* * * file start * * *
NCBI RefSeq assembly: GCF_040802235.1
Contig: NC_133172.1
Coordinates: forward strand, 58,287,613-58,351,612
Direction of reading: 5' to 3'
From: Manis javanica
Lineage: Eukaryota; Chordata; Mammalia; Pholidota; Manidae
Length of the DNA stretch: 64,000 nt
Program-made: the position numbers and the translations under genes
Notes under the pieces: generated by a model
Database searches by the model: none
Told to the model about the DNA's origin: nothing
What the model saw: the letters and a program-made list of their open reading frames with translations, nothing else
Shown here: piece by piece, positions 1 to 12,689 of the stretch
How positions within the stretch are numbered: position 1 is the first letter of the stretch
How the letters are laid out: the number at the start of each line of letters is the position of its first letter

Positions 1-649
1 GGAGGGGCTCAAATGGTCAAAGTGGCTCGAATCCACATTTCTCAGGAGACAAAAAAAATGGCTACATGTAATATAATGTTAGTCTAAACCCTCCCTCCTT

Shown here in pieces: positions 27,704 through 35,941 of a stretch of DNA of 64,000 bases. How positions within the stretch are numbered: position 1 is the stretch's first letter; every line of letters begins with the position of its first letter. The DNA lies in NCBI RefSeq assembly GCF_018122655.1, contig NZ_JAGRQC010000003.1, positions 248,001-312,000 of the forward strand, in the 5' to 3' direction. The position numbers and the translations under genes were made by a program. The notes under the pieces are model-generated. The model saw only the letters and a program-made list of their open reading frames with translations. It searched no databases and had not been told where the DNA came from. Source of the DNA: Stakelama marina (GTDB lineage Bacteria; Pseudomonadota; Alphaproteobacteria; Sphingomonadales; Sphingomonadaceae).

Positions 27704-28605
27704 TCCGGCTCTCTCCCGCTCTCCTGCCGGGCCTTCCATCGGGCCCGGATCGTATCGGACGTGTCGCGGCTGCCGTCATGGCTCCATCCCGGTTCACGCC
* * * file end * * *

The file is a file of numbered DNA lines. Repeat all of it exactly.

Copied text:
NCBI RefSeq assembly: GCF_040802235.1
Contig: NC_133172.1
Coordinates: forward strand, 58,287,613-58,351,612
Direction of reading: 5' to 3'
From: Manis javanica
Lineage: Eukaryota; Chordata; Mammalia; Pholidota; Manidae
Length of the DNA stretch: 64,000 nt
Program-made: the position numbers and the translations under genes
Notes under the pieces: generated by a model
Database searches by the model: none
Told to the model about the DNA's origin: nothing
What the model saw: the letters and a program-made list of their open reading frames with translations, nothing else
Shown here: piece by piece, positions 1 to 12,689 of the stretch
How positions within the stretch are numbered: position 1 is the first letter of the stretch
How the letters are laid out: the number at the start of each line of letters is the position of its first letter

Positions 1-649
1 GGAGGGGCTCAAATGGTCAAAGTGGCTCGAATCCACATTTCTCAGGAGACAAAAAAAATGGCTACATGTAATATAATGTTAGTCTAAACCCTCCCTCCTT

Shown here in pieces: positions 27,704 through 35,941 of a stretch of DNA of 64,000 bases. How positions within the stretch are numbered: position 1 is the stretch's first letter; every line of letters begins with the position of its first letter. The DNA lies in NCBI RefSeq assembly GCF_018122655.1, contig NZ_JAGRQC010000003.1, positions 248,001-312,000 of the forward strand, in the 5' to 3' direction. The position numbers and the translations under genes were made by a program. The notes under the pieces are model-generated. The model saw only the letters and a program-made list of their open reading frames with translations. It searched no databases and had not been told where the DNA came from. Source of the DNA: Stakelama marina (GTDB lineage Bacteria; Pseudomonadota; Alphaproteobacteria; Sphingomonadales; Sphingomonadaceae).

Positions 27704-28605
27704 TCCGGCTCTCTCCCGCTCTCCTGCCGGGCCTTCCATCGGGCCCGGATCGTATCGGACGTGTCGCGGCTGCCGTCATGGCTCCATCCCGGTTCACGCC